Randy Slack Returns to His Artistic Roots with Retrospective Exhibition at Luhrs City Center in Downtown Phoenix

Randy Slack readying his retrospective exhibition at Luhrs City Center.
Randy Slack readying his retrospective exhibition at Luhrs City Center.
Brandon Sullivan

Artist Randy Slack, best known around these parts for presenting the annual "Chaos Theory" exhibition at Legend City Studios in Phoenix, recalls childhood days spent "toodling around" with his dad, an elevator mechanic whose beat included the Luhrs Building originally developed by German immigrants.

Today it is part of the newly-restored Luhrs City Center in downtown Phoenix, between Central and First Avenues, and Jefferson and Madison Streets. It includes the Luhrs Building and Tower, a pair of high-rises built during the 1920s and connected by a two-story Luhrs Arcade. A 19-story Luhrs City Center Marriott and six-level parking structure are scheduled to open in 2016.

During the 1990s, when Slack was in his 20s and beginning his journey as a self-taught artist, he figured he'd need "a city studio in the center of town." Slack remembered time spent at the Luhrs Building and finagled his way into securing a small basement space he describes as "a 300-square-foot closet with no windows or nothing."

See also: Chaos Theory Has Gone From Funky to Formulaic at Legend City Studios in Phoenix

He'd just started an artist collective called 3CarPileUp with pals James Angel and David Dauncey. "When the suits were gone," he says, "we were up to no good." Short on cash, Slack painted murals in the basement in lieu of paying rent. One depicting Patriots Square Park found its way into a solo exhibition of Slack's work being presented as a "guerilla art takeover" on Friday, December 6. It's a one-night only affair running from 5 p.m. to midnight.

"Randy Slack Retrospective, From the Luhrs Basement + Beyond" will occupy two rooms inside the Luhrs Arcade portion of Luhrs City Center. Inside the smaller space, which Slack describes as "edgy" and "raw," he plans to show "everything from my basement days." Think works laden with drips and splatters, and canvases screwed together, while Slack was "trying to figure out paint." One painting features a man named Ed, the security guard they'd sign in with every night during the Luhrs Building days.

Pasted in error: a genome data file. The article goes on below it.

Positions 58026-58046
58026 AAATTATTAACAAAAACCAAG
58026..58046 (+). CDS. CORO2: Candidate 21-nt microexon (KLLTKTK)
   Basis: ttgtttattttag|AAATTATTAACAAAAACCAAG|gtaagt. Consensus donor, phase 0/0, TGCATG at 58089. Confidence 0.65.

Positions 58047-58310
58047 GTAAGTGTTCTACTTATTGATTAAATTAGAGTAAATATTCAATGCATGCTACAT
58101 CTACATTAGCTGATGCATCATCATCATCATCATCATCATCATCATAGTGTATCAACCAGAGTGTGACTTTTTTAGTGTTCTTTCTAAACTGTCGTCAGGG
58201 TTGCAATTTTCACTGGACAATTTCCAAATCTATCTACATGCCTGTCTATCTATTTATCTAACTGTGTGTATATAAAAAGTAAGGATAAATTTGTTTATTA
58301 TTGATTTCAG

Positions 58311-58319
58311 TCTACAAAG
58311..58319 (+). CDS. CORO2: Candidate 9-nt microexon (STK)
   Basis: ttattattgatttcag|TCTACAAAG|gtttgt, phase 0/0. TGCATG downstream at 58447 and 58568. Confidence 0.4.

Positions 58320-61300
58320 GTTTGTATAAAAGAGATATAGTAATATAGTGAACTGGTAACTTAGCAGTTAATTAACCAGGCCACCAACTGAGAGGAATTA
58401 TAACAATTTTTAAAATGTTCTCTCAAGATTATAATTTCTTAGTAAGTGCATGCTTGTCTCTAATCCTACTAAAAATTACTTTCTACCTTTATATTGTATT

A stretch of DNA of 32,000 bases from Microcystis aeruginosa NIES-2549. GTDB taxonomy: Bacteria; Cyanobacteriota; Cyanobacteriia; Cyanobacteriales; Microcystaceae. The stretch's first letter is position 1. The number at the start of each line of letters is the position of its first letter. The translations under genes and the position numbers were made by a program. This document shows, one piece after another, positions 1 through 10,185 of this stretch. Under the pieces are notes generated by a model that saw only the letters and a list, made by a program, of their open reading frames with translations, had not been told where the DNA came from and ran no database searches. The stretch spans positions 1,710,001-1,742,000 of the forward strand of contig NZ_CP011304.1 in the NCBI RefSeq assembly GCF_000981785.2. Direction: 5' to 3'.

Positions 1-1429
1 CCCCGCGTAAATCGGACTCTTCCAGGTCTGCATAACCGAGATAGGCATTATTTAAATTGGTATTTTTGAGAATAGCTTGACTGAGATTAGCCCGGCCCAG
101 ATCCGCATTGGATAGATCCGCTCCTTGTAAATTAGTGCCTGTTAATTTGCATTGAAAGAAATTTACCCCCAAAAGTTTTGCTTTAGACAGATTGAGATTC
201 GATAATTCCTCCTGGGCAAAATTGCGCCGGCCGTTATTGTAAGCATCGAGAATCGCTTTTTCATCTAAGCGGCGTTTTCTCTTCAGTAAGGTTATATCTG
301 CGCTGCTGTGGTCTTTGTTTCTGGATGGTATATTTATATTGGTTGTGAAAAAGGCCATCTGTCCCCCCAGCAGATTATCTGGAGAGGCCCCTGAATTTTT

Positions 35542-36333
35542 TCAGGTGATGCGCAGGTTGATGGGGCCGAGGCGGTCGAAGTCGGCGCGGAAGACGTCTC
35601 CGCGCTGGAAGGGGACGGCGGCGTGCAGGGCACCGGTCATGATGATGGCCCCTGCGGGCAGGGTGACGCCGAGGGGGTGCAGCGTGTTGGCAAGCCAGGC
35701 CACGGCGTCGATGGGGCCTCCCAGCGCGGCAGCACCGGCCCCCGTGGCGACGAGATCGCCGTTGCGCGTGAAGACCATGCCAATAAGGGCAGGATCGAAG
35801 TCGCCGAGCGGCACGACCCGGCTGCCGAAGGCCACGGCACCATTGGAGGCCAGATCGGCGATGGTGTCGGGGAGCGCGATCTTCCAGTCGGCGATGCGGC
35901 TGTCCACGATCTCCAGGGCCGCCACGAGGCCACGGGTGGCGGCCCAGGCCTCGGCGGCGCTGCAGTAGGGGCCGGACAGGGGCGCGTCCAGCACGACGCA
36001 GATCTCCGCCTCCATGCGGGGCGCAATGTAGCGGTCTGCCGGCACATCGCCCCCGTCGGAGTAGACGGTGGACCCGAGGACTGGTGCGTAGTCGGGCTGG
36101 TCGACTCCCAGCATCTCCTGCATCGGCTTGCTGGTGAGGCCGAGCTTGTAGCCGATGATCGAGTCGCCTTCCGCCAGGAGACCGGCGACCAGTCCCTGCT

The other "nicer" room will hold newer works, and a portion of the exhibition will spill into another space. "I chose about 25 works that represent me," Slack explains. Most are from early or recent days, he says, although there's one 2004 piece Slack describes as "a bridge" between them. Slack's newest work, shown during this year's "Chaos Theory" exhibition, is included.


Randy Slack with his Patriots Square Park mural.
Randy Slack with his Patriots Square Park mural.
Brandon Sullivan

The retrospective also features an installation of furniture that once belonged to Slack's grandparents, who moved from Guam to Phoenix then furnished their new digs by replicating a Levitz living room during the days of avocado green, citrus orange, and harvest gold.

Slack had just bought his Seventh Avenue studio when his grandmother passed away, and his family let him keep the living room down to the record player. A similar installation, titled "Light Without Giving Off Light," was featured several years ago in the "New American City" exhibition at the ASU Art Museum in Tempe.

"It's the room we weren't allowed to go in as kids," Slack recalls. It'll return to Legend City Studios after the one-night-only retrospective at Luhrs City Center. Come Christmas Eve, he'll gather his family at the studio, where they put up his grandmother's aluminum tree and play Dean Martin records.

But there's plenty to be done before Slack gets another chance to simply sit on his vintage sofa. He's had just a few weeks to put the show together, which came right on the heels of "Chaos Theory," and he's already pulling pieces for a possible solo show in an L.A. area gallery during March of next year.

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"Corporate asked me if I wanted to put art in the storefront to create buzz," Slack says of his invitation to exhibit works at center. "They want some good energy." He hesitated at first, but got excited after "playing around in the space." Slacks says he's drawn to the "raw, unfinished" vibe, and got good feedback after placing a few works in the space.

Soon he was "bursting with nostalgia," calling collectors about loaning pieces for the show. "I've never had a solo show like this," he says. He'd hoped to pull Angel and Dauncey into it, but learned they'd both be traveling. "It is what it is," he says. "It's almost like a meant-to-be thing."

See "Randy Slack Retrospective, From The Luhrs Basement + Beyond" Friday, December 5, from 5 p.m. to midnight. Bitter & Twisted Cocktail Parlour will be serving "gourmet bar bites." Luhrs City Center is located between Central and First Avenues, and Jefferson and Madison Streets. The Luhrs Arcade is located at 25 West Jefferson Street. Parking is available at an on-site garage facing First Avenue.

For more information, visit www.luhrscitycenter.com or Legend City Studios on Facebook.

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